A true bearer instrument (which is where metals derive their monetary premium or 'intrinsic value') has these two properties co-incident. Bitcoin therefore picks up where gold left off as a far superior asset on an electronic platform which is where the bulk of the world's trade is now carried out.

philipat's picture

China is in the process of fixing that, especially as Western metals get sucked into the Asian Black hole? If the Fed gets audited, that might be very interesting?

And doesn't that ignore the .GOV obvious response wrt taxation? If you make a capital gain via either buying or selling BTC OR by spending BTC at a rate higher than when you purchased it, doesn't that require payment of a capital gains tax? And do you really believe that .GOV (All bankrupts) is going to ignore the opportunity? Especially when it interferes with their Fiat Ponzi?

 

toknormal's picture

I don't quite understand your point.

What's the point in investing in a capital asset if not to make a capital gain ?

anarcode's picture

No they can't. If they did, the current holders would trade for another crypto whose value would rise proportionally. The end result would be a higher crypto market cap and increased mindshare.

The USD marketcap is about 3150 times larger than BTC so there's no match yet. However, the trend is favouring cryptos and eventually there will be a tipping point and that's going the be the collapse that's been predicted so many times. We're still many years away from that and my uneducated guesstimate says that it'll happen when BTC's cap reaches about 20 to 30%. In todays Dollars, that's about $3 million per BTC.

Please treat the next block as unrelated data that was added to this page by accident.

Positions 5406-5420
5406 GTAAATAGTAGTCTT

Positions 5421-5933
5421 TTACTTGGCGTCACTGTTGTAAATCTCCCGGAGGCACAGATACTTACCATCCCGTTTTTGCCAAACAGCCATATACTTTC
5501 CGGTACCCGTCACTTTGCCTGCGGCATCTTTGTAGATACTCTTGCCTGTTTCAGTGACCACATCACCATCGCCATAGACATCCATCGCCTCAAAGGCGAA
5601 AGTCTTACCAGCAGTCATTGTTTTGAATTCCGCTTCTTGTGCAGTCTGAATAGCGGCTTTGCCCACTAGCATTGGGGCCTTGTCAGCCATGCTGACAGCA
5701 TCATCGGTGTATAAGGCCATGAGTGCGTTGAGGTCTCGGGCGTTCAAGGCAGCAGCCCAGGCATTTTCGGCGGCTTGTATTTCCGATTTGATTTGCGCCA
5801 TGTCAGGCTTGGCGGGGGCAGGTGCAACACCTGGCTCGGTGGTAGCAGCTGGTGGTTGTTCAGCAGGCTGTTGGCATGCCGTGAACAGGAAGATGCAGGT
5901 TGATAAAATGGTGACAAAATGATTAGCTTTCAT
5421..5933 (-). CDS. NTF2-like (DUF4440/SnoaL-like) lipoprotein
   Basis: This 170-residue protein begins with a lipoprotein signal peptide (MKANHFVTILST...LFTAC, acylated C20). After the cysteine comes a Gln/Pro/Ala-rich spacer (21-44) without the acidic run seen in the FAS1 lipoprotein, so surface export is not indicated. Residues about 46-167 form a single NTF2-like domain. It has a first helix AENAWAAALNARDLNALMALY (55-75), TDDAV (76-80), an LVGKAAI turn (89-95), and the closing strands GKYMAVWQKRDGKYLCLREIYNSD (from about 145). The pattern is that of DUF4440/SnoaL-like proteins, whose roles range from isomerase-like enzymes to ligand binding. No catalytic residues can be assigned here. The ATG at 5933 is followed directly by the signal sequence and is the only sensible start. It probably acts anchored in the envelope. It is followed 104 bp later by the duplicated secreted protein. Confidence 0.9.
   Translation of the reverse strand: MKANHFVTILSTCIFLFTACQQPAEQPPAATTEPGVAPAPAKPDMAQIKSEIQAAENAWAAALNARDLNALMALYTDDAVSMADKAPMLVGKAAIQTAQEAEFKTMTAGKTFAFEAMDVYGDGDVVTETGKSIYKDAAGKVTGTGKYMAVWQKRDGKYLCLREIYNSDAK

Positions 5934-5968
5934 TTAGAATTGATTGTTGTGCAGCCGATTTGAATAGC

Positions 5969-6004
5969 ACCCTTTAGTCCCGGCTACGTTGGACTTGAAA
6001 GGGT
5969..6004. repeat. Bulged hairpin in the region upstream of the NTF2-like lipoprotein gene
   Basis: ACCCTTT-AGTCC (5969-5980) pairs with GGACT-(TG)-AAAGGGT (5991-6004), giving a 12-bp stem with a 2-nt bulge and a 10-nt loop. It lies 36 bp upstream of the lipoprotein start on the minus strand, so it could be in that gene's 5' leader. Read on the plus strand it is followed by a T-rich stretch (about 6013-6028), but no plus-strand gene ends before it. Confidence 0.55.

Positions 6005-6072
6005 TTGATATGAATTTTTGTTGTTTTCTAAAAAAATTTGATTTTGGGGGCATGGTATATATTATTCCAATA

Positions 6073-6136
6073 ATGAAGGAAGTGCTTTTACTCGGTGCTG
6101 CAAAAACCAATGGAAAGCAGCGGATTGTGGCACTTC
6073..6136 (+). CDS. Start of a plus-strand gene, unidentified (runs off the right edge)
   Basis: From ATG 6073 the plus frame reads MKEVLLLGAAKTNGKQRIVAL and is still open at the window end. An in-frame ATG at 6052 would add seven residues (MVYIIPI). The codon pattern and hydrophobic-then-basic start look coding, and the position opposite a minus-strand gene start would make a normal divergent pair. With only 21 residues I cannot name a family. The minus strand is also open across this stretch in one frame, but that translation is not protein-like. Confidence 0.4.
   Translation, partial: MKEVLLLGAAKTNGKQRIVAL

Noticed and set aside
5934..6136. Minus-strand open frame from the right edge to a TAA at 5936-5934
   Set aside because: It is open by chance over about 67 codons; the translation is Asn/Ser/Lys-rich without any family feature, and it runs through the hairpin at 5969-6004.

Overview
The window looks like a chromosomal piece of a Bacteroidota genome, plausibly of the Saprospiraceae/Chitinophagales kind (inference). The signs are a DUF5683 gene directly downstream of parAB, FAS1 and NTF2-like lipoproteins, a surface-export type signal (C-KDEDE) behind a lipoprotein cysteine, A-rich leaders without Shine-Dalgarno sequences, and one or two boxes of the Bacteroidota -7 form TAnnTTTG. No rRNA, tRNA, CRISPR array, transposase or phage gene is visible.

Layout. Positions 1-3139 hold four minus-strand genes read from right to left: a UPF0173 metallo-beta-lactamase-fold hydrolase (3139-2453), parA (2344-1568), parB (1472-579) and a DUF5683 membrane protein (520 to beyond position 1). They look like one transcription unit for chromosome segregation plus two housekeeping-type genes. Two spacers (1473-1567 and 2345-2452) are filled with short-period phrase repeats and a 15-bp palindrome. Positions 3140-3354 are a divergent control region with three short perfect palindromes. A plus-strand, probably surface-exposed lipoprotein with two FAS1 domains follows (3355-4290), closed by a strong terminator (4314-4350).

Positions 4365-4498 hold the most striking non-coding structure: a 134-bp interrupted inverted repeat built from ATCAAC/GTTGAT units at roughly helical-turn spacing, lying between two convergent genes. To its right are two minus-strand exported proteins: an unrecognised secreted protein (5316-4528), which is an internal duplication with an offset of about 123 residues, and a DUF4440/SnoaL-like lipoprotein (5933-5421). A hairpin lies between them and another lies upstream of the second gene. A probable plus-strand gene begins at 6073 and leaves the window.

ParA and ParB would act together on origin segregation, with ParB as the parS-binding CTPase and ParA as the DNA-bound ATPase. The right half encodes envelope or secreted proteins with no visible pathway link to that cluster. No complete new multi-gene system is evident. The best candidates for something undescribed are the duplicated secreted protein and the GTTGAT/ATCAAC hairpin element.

Raffie's picture

https://www.bitfinex.com/

Looking like a stock market to me, even has Margin Trading and much more.

Ya, the government prints money, uses money to buy mass amounts of bitcoin to spike the price then big sell off. Just like the stock market.

I like Bitcoin but still looking at it,  'certain' peeps in these forums think Bitcoin is bullet proof and it is not.

I think if someone has stock and want to keep playing in the Casino should drop some of their holdings into Bitcoin for more diversity.

As humans we are flawed and that is why we can never make anything perfect.

 

 

SILVERGEDDON's picture

Dragbin been watching Charleton Heston in The 10 Commandments reruns way too much - again.

See prophetic pronouncements below.

Crack can be a problem for some people.